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I have a canvas. On this canvas, I want to position 1, 2 or 3 images. The images can be positioned anywhere on the canvas just as long as they're within the canvas. The images move by their top-left corner. To make sure that the images do not leave the canvas, I am doing this:

image_topLeft_x_position = random.randint(0, (canvas_width - logo_width))

image_topLeft_y_position = random.randint(0, (canvas_height - logo_height))

I can save these locations in a list of tuples like this:

locations = [(image_topLeft_x_position, image_topLeft_y_position)]

After saving a location, I want to generate new locations within the canvas that don't overlap with the previous ones. However, I've been stuck on this problem for well over a day. Any help is appreciated.

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If there is a place for the new image to fit, there must be a place where the left edge of the new image is aligned with either the left edge of the canvas or of some previous image. The same true for the top edge of the new image. So, if you've already placed 2 images, you only have to try 3 possibilities for the left edge and 3 possibilities for the top edge, or a total of 9 candidate positions in total. Given a candidate position, you should be easily able to test whether a new image can be placed there without overlapping any prior image.

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  • $\begingroup$ Sorry, this is confusing. Can you break it down? $\endgroup$ Jan 23, 2021 at 3:18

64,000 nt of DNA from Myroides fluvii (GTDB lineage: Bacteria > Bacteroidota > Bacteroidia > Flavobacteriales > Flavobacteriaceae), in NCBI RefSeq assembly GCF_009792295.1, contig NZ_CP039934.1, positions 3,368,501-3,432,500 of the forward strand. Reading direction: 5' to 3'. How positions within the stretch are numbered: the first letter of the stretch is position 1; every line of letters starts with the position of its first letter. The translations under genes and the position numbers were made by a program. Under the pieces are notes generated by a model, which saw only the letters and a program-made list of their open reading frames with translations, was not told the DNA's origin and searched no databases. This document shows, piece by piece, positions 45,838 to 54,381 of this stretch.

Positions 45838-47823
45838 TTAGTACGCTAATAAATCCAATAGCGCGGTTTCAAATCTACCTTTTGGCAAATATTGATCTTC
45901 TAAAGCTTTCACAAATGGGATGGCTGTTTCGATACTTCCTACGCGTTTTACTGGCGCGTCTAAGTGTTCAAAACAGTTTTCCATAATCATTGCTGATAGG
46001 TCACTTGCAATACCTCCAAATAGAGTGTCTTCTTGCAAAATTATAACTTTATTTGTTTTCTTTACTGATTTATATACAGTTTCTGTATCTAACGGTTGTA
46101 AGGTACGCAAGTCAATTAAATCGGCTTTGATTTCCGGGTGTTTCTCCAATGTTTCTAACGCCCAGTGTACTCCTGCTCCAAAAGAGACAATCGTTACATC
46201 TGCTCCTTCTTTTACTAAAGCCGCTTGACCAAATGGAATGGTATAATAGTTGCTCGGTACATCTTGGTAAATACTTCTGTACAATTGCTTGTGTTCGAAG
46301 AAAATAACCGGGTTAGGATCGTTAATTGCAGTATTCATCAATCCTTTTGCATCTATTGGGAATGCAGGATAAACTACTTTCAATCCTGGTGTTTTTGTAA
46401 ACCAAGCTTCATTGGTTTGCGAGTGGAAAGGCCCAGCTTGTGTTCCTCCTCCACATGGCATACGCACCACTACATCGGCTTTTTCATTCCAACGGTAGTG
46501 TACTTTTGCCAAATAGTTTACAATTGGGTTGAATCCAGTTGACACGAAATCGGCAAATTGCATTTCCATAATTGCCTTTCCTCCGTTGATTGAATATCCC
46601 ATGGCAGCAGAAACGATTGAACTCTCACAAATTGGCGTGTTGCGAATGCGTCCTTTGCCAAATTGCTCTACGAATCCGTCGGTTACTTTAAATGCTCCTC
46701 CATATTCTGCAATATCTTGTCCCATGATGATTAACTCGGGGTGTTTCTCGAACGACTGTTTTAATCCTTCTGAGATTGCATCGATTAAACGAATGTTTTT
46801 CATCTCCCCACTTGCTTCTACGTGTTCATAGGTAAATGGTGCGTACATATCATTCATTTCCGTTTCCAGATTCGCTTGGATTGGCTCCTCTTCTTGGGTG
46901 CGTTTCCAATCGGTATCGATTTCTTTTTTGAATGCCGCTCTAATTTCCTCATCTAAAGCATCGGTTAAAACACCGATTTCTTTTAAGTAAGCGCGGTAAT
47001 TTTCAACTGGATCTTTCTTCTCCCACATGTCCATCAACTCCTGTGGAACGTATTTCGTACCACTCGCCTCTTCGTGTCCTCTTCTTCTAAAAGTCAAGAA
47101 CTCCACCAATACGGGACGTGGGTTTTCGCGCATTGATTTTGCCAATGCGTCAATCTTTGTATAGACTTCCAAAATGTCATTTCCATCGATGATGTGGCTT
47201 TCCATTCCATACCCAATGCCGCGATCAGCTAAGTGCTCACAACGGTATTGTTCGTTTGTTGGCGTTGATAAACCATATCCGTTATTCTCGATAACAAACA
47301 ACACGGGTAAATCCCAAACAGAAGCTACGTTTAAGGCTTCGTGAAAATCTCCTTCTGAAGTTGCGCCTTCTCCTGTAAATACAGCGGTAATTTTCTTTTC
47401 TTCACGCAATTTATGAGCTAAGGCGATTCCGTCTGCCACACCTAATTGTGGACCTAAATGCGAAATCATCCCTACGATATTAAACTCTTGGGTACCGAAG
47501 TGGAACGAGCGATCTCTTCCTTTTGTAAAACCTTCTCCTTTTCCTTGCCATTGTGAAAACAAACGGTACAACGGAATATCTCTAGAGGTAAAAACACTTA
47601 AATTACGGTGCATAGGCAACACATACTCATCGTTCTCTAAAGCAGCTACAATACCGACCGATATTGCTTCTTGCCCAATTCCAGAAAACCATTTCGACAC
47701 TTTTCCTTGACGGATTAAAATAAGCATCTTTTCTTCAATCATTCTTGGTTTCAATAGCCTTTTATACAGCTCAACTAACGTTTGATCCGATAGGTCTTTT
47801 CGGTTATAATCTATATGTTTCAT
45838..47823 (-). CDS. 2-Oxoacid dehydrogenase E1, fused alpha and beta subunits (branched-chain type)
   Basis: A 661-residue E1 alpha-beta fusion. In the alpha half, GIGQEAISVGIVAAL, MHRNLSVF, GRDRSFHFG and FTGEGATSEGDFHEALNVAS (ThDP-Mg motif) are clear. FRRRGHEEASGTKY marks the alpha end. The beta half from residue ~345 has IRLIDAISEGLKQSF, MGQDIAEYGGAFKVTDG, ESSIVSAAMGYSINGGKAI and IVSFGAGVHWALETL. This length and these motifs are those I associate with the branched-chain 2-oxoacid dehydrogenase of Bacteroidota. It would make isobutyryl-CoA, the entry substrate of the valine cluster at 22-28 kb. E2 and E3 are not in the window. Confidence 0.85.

• $\begingroup$ @oo92, No, thanks, I think it is clear enough. I suggest you spend some time working through some examples. This is your task, you will need to put in some effort of your own to work through it. This site is not designed for interactive back-and-forth interaction. $\endgroup$
    – D.W.
    Jan 23, 2021 at 3:22
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    $\begingroup$ Suppose that you can fit a new image to the canvas. Move the image to the left as far as possible. You either reach the left edge of the canvas or the right edge of an existing image. Similarly, if you move the image up as far as possible, you either hit the top edge of the canvas or the bottom edge of an existing image. This implies that if there is a place for a new image, then one such place is where the left edge is either the left edge of the canvas or the right edge of an existing image, and similarly for the top edge. $\endgroup$ Jan 24, 2021 at 9:05
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    $\begingroup$ You can find out whether the image fits by trying out all such locations. If there are $n$ existing images, there are only $(n+1)^2$ positions to try. For each, you need to check overlap with the existing images, leading to an $O(n^3)$ algorithm. This can probably be improved significantly, but when $n = 2$ there is no reason to bother. $\endgroup$ Jan 24, 2021 at 9:06
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    $\begingroup$ If you want to place as many images on a given canvas, that's a much harder problem (two-dimensional knapsack), though in practice it might also be feasible. $\endgroup$ Jan 24, 2021 at 9:06

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